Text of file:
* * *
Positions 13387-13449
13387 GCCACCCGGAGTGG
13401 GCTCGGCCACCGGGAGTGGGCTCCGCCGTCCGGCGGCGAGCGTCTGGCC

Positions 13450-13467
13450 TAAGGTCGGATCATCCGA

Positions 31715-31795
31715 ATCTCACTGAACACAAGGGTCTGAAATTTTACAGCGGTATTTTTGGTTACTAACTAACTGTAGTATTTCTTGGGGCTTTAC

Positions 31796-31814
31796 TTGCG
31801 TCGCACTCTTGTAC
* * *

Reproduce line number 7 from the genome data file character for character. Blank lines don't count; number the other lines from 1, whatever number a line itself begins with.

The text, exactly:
31715 ATCTCACTGAACACAAGGGTCTGAAATTTTACAGCGGTATTTTTGGTTACTAACTAACTGTAGTATTTCTTGGGGCTTTAC